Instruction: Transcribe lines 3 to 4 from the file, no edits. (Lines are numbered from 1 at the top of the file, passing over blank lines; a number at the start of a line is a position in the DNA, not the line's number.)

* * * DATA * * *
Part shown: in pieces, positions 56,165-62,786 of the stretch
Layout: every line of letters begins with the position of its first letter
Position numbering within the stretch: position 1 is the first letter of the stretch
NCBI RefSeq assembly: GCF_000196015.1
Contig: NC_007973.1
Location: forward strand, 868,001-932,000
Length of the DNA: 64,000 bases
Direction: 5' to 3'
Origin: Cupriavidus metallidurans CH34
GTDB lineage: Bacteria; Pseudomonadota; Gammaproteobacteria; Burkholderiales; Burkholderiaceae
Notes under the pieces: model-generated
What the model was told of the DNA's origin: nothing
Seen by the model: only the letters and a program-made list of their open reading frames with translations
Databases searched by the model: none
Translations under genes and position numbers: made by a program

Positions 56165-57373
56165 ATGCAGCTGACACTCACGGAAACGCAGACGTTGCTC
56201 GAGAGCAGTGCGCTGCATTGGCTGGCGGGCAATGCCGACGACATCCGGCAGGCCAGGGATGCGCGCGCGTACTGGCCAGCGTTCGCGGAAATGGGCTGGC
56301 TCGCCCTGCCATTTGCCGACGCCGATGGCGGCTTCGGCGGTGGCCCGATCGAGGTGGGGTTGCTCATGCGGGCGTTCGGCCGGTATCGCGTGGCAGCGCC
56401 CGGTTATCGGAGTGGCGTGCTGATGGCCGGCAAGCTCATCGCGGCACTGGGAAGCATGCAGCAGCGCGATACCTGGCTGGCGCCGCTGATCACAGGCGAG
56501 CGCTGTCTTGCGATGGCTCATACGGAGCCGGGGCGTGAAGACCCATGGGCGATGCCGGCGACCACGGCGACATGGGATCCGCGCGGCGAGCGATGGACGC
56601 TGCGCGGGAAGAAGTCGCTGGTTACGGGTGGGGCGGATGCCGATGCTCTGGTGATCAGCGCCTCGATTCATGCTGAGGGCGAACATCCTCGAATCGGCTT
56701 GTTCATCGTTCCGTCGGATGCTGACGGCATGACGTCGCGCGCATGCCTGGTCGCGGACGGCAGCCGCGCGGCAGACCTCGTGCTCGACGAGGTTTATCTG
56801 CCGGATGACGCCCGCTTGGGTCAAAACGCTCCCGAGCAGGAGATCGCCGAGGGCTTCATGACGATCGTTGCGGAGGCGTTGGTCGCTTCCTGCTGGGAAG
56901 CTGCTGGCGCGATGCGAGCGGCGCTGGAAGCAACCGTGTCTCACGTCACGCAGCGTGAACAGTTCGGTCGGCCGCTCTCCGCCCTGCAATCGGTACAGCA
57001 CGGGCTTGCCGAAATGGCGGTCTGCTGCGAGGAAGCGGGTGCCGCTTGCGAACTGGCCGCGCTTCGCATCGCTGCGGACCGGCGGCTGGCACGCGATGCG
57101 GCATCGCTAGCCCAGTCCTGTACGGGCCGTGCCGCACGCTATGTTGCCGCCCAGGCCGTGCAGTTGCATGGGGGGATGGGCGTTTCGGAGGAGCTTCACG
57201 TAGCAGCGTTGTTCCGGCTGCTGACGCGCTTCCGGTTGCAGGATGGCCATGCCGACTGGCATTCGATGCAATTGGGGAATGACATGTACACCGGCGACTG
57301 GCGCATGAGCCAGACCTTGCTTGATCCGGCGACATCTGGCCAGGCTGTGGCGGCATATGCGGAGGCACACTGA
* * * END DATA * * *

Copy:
Position numbering within the stretch: position 1 is the first letter of the stretch
NCBI RefSeq assembly: GCF_000196015.1